Racial hatred complaints received by the Human Rights and Equal Opportunity Commission since the introduction of the racial hatred amendment are as follows: 1995-96 – 63 [16]; 1996-97 -186; 1997-98 – 94; 1998-99 – 86; 1999-00 – 75; 2000-01 – 145. The most common types of racial hatred complaints were about the media, [17] neighbourhood disputes, employment, personal conflict and public debate. To date, there have been very few complaints about racial hatred on the Internet. Equally, there is very little public education regarding the entitlement of Internet users to complain to the Commission (or other regulators) about racist Internet content. And until recent pronouncements by the Federal Court (see below), there had been some uncertainty as to whether and how the Racial Discrimination Act would be applied to the Internet. As public education develops in this area, IT sectoral awareness increases and Internet usage continues to expand, the Commission and other regulators may expect to receive increasing numbers of complaints about racial vilification on the Internet.

3. Relevant Federal Cases

The only Australian case to date dealing specifically with racial hatred on the Internet is Jones v Toben[18] decided in September 2002. The other important case recently heard in Australia is Dow Jones & Company Inc v Gutnick [19] although this case does not involve the specific issue of racial hatred on the Internet.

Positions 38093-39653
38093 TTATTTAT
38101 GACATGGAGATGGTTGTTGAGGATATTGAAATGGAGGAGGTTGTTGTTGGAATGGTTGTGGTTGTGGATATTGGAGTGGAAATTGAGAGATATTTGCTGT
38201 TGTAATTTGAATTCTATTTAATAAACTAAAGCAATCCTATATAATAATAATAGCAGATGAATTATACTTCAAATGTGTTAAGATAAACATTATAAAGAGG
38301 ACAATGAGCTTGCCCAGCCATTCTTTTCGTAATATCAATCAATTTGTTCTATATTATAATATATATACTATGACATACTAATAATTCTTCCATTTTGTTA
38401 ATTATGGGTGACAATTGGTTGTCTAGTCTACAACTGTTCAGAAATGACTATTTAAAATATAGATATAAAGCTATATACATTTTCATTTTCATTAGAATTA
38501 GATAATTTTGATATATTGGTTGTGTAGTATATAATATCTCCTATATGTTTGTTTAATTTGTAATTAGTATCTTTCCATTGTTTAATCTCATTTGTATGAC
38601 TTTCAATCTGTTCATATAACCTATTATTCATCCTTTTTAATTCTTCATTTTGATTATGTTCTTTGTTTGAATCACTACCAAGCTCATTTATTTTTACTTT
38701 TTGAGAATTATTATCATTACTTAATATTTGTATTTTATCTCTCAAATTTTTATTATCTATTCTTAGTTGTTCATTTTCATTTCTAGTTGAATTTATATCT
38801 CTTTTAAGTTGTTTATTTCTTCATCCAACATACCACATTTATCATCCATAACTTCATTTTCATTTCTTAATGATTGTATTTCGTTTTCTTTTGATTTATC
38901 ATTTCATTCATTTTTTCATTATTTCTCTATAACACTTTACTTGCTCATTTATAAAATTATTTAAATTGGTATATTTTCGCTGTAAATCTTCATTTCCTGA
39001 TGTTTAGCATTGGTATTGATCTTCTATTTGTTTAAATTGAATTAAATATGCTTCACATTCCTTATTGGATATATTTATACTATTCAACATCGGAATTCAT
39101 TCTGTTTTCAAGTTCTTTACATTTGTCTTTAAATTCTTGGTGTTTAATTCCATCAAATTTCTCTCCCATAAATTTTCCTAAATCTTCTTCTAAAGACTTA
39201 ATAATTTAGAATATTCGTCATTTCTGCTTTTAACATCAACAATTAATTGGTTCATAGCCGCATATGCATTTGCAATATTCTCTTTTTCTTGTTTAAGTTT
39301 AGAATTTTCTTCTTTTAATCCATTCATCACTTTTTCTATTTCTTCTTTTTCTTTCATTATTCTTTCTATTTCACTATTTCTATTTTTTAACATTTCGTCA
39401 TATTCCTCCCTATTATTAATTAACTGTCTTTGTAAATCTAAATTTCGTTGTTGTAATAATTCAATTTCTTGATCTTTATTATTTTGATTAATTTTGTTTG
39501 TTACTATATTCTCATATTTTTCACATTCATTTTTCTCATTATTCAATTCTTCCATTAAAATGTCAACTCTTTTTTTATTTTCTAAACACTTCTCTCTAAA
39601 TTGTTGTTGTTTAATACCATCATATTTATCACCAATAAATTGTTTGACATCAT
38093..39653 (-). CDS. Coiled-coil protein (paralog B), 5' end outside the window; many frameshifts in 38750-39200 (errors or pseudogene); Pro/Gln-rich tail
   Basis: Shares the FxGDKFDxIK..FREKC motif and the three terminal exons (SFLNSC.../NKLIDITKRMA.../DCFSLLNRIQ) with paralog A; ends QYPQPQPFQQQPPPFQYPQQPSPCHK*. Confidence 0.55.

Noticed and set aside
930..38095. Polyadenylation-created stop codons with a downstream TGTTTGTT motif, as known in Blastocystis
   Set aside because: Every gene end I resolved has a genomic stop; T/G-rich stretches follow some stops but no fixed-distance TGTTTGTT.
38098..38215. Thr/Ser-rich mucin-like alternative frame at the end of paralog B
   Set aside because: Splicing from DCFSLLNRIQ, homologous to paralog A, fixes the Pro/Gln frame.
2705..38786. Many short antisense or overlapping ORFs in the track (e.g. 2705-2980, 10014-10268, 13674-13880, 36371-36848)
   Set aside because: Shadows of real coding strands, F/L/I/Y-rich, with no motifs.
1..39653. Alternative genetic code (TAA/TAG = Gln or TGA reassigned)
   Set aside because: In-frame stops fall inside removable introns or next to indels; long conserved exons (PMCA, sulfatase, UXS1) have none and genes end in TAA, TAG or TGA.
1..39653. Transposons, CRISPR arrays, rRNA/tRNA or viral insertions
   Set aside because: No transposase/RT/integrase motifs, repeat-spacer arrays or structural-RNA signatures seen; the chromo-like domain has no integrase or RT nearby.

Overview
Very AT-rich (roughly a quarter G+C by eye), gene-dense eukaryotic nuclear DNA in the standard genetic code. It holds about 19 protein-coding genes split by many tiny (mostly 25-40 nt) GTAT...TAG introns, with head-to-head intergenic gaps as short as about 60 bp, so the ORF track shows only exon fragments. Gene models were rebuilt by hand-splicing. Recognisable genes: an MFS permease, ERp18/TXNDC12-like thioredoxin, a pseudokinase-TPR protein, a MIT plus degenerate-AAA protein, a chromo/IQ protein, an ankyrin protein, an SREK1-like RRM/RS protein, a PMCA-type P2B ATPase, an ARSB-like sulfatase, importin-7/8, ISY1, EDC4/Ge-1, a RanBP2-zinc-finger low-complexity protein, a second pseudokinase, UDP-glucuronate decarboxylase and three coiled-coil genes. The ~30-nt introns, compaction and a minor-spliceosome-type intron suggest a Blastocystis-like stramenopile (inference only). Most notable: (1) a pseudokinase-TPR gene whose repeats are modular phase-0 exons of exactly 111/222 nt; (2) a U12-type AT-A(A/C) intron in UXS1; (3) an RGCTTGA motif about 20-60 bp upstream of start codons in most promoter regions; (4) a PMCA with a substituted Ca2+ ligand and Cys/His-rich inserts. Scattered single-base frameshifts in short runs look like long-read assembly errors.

In the case of Jones v Toben the Federal Court found that a website that denied the Holocaust and vilified Jewish people was unlawful under Racial Discrimination Act 1975. The material posted on the Internet by Dr Fredrick Toben cast doubt on the Holocaust, suggested that homicidal gas chambers at Auschwitz were unlikely and that some Jewish people, for improper purposes including financial gain, had exaggerated the number of Jews killed during World War II. In 2000, the Human Rights and Equal Opportunity Commission had found the material to be in breach of the Racial Discrimination Act. The complainant, President of the Executive Council of Australian Jewry, Mr Jeremy Jones, then applied to the Federal Court to enforce HREOC’s determination. [20]